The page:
By John Cartwright
The exciting and unpredictable game of Association Football has, over the past half century in this country, become a game lacking individual skills and imagination and boring to watch.
In industry and commerce ‘chaos’ learning methods of the past created trades-people with both individual skills and an on-the-job decision-making ability. Apprenticeships, were usually completed under the ‘watchful eye’ of an experienced craftsperson who themselves had ‘earned their stripes’ the same way. Learning a trade in the past therefore, was not acquired ‘by the book’ – it was a ‘hands on’ system based on ‘trial and error’ with realism in the ways and means of learning of paramount importance. Trades-people were developed knowing their business from the ‘ground floor to the top’. The individual ability acquired in this way produced both confidence and capability to make any necessary on-the-job decisions to complete the work successfully.
The development of footballers in the past followed a similar learning style with an unstructured, ‘chaos’ approach. It produced players with individual skill and a playing awareness that is missing today. A boring ‘sameness’ in our football has been the result of the use of ‘standardisation’ in coaching methods since the demise of ‘chaos’ learning. Coaching in this way has produced a game based on ‘non-individualism’ in which group predictability is preferred over individual unpredictability! Our players; look the same -make the same simple decisions -move in the same way -fight and chase the same -make the same mistakes, etc. because, in my opinion, they have acquired their limited ‘ability’ from a coaching and development structure that does not develop players but ‘processes’ players towards mediocrity not towards excellence. We have seen simplistic football become the only option available, and fight not finesse ‘camouflages’ a lack of skill and game understanding.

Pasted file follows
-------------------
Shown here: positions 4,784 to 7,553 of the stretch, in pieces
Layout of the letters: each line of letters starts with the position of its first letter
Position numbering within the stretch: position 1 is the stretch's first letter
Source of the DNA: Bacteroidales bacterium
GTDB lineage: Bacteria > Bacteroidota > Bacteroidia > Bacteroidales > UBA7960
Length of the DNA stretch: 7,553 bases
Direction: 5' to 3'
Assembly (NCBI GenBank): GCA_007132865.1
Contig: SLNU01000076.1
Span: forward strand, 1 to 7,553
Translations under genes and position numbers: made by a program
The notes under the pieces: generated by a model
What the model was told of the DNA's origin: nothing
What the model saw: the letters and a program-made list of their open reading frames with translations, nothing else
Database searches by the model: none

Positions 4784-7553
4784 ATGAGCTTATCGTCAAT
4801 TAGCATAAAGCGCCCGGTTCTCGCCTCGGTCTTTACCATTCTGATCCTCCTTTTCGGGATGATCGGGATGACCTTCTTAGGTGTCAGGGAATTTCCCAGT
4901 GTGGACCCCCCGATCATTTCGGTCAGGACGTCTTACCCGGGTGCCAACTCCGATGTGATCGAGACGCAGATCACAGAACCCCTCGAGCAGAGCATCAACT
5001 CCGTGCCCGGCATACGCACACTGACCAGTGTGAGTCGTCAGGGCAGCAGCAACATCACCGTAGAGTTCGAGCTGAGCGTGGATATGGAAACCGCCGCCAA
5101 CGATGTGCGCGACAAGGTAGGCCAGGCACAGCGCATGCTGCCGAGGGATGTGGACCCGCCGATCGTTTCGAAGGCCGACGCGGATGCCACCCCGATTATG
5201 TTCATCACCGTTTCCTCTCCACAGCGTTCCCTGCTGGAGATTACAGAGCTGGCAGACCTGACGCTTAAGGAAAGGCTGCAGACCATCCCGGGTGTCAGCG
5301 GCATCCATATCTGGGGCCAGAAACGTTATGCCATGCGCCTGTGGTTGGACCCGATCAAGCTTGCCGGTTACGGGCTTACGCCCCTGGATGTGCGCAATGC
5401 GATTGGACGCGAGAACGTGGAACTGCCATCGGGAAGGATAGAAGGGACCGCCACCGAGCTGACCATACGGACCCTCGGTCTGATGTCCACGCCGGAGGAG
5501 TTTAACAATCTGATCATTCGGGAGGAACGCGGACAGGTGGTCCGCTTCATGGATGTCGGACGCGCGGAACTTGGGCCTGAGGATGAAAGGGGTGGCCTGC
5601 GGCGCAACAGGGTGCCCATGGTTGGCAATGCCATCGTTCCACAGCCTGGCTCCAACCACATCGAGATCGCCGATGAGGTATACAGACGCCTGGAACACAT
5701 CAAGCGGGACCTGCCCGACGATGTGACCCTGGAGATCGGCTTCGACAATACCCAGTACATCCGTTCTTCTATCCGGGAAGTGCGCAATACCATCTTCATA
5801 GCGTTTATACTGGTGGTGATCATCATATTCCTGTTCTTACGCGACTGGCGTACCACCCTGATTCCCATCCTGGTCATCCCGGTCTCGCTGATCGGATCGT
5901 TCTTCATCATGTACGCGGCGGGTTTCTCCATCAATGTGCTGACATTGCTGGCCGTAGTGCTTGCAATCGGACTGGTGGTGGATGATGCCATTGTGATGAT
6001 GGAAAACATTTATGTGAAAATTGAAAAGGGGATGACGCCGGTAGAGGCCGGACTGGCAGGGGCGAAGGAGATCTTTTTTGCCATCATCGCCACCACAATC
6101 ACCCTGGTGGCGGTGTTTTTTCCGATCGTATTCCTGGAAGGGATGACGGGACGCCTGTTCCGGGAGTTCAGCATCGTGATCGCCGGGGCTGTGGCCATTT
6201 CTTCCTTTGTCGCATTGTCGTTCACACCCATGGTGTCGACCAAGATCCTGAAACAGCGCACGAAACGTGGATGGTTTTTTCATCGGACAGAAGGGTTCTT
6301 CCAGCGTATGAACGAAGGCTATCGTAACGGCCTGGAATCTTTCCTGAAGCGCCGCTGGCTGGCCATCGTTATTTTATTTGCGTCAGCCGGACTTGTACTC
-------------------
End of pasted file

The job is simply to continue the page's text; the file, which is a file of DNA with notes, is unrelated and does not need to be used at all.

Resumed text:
THE DNA OF PERFORMANCE PHILOSOPHY (Game-style in normal language) is the latest attempt by our ‘academic coaching hierarchy’ to find a better way forward for our game. I believe they will have little success, for skill learning and the ‘moulding’ of individualism with team-play is a coaching (teaching) art that fails to be given enough consideration here. Individual ability is acquired in a different way and in different circumstances than through the use of over-organised, structured methods of learning. Realism, achieved through ‘practice whilst playing’ involves both the ‘hands dirty’ and the ‘trial and error’ formulae that creates skilful playing qualities – too many of our ‘academic coaches’ have not experienced teaching the game in this way.
Older coaches, like myself, are too easily disparaged for their criticism of modern coaching methods. Those who disregard our concerns fail to realise that we were part of a learning process that developed players who were World Cup winners! These players, and many more in the past, did not learn the game through structured coaching methods, but through playing the game competitively in streets, school playgrounds, boys’ club games and school matches – I know this as a fact, for I grew up learning the game in the same way and played with 3 of those World Cup winners at West Ham Utd!
Let’s stop this farcical approach to the present teaching methods of the game and restore common sense to player development. Times have changed and the development of top playing ability must also change. Good players will only develop through good practice methods with realism an important feature. Equally important, our coaching ‘hierarchy’ must overcome the massive problem of lost practice time. Unless these basic but vital issues are resolved, we will continue down the pathway of boring, simplistic football.
We can produce in large numbers, the world’s best players. We have most of the necessary requirements for doing the job except they are not being ‘pulled’ together properly and so we are mal-functioning as a football nation. Irrespective of all the money in our game, the quality is poor – and if we’re honest, from junior to premier league levels, the ‘English Game’– overwhelmed with foreign coaches/managers and players – is floundering and not functioning as it should.
There is a need for more open discussions to ‘hammer-out’ a positive and more constructive football pathway with progressive steps forward. A suitable national game-style along with inspired coaches and exciting players that can be dominant in world football for the foreseeable future must be the objective..…we must make it happen, for to continue ignoring the alarm bells that have been ringing for a long time, we will destroy any chance of success in the long term.
Let’s just get on and do it !!